In pearl millet, several parental lines of commercial hybrids were found to be tolerant to highly tolerant of soil salinity. These include restorer lines such as ICMP 451 and HTP 94/54 (dual-purpose type); ICMR 356, and RIB 3135-15(drought tolerant); and maintainers of A-lines such as 841B and ICMB 91444.

    Simple screening procedures were developed, which allow the characterization of a large number of individuals – a requirement in molecular marker identification. The sodium and potassium contents and their ratios in shoots is a promising trait for salinity tolerance  (less sodium and more potassium = higher tolerance). Non-destructive methods of measuring salinity tolerance are being investigated to phenotype mapping populations. Identification of molecular markers for salinity tolerance, which has not yet been achieved for pearl millet and sorghum, is in progress.

    For more information contact l.krishnamurthy@cgiar.org

    4. Iron sharpens iron
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    Iron sharpens iron: a farmer sharpens another farmer. Please take this message back home and apply it.” William Nhedzi, FFS member, Zvishavane, Zimbabwe

    New technologies diffuse slowly, especially in smallholder communities in semi-arid areas. Can new extension methods accelerate technology diffusion? The answer is yes, provided the extension approach involves genuine farmer participation.

    One participatory approach has proved successful in Zimbabwe: Farmer Field Schools (FFS), initially promoted by ICRISAT and FAO, and now being enthusiastically supported by government and NGO programs as well. An FFS is a group of farmers, led by a trained instructor. Each new management practice is applied jointly by the group on a ‘model’ field, and by individual farmers on their own plots. Performance is closely monitored throughout the season, the group discusses problems and solutions. Because they understand what they are doing, their profits are higher, and the risks (failure due to improper application of the technology) are lower.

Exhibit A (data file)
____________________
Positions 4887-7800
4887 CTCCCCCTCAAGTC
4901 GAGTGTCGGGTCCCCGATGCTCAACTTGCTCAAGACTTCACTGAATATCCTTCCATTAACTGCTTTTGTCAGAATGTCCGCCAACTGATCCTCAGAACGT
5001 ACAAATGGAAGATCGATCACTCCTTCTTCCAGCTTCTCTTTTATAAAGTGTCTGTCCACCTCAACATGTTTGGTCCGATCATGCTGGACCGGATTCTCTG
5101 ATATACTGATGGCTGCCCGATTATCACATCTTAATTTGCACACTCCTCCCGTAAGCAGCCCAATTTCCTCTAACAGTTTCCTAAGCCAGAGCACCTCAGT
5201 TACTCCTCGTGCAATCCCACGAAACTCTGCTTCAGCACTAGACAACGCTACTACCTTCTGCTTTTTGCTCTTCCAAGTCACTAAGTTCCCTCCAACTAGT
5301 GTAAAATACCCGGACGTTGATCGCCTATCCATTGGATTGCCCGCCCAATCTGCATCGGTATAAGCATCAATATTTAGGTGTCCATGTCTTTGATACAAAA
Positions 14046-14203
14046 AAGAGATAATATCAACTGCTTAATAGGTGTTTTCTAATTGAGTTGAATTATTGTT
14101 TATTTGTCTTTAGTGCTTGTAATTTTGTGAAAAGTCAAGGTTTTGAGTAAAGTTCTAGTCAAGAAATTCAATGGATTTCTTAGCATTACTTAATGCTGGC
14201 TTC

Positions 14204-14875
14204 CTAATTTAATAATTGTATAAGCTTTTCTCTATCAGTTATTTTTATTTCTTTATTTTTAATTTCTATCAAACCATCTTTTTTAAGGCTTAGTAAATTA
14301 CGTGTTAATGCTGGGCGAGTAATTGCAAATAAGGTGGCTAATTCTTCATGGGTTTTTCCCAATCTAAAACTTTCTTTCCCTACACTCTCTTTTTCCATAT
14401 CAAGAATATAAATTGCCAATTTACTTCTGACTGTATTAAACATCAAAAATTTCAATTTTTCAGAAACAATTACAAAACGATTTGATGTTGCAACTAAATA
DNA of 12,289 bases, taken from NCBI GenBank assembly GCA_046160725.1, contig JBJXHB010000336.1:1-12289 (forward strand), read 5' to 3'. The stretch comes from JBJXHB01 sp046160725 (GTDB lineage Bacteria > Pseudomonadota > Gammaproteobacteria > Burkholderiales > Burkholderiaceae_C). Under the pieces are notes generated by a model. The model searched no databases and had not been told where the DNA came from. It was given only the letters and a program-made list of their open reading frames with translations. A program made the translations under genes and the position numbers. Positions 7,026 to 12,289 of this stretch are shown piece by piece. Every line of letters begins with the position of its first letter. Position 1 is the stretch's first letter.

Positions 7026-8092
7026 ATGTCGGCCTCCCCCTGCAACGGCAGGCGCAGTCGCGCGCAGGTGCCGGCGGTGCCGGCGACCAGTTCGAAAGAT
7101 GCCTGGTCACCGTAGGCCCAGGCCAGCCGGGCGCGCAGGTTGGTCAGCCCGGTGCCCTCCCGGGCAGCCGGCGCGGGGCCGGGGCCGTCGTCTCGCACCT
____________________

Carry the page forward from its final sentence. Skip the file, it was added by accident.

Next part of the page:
Farmers sharpening farmers!

    In the past 3 cropping seasons (2000/2001 to 2003/04), a total of 138 FFS on soil fertility and water management have been held in four drought-prone districts in southern Zimbabwe. These programs linked advice on soil water and nutrient technologies with development of agricultural input and product markets. The aim: provide farmers with information, and the means (market access) to utilize this information to increase their incomes. Over 3300 farmers have been trained and over 50,000 farmers exposed to new technologies through field days and farmer-to-farmer communication.

    ICRISAT worked with the national Department of Agricultural Research and Extension (AREX), to assess the impact of these efforts.

    • FFS “graduates” were more knowledgeable than non-FFS farmers about various resource conservation methods (see table)
    • Over 42% of FFS farmers, but only 27% of non-FFS farmers, had adopted improved soil fertility management practices
    • FFS farmers obtained higher yields during a drought year – 10% higher for sorghum, 40% higher for maize.

    Conclusion? FFS works. It’s a popular, practical way to communicate new ideas to farmers with little education and limited experience with new technologies. It’s particularly useful for knowledge-intensive technologies such as soil and water management. The national extension service has adopted FFS as a key part of their strategy to promote better management of natural resources

    .Knowledge scores (0-100) among FFS and non-FFS farmers
    FFS
    Non-FFS
    Soil conservation
    54.5
    51.9
    Rainwater harvesting
    74.7
    49.7
    Soil fertility management
    81.7
    62.5
    Working together in groups
    41.8
    37.7

    For more information contact j.rusike@cgiar.org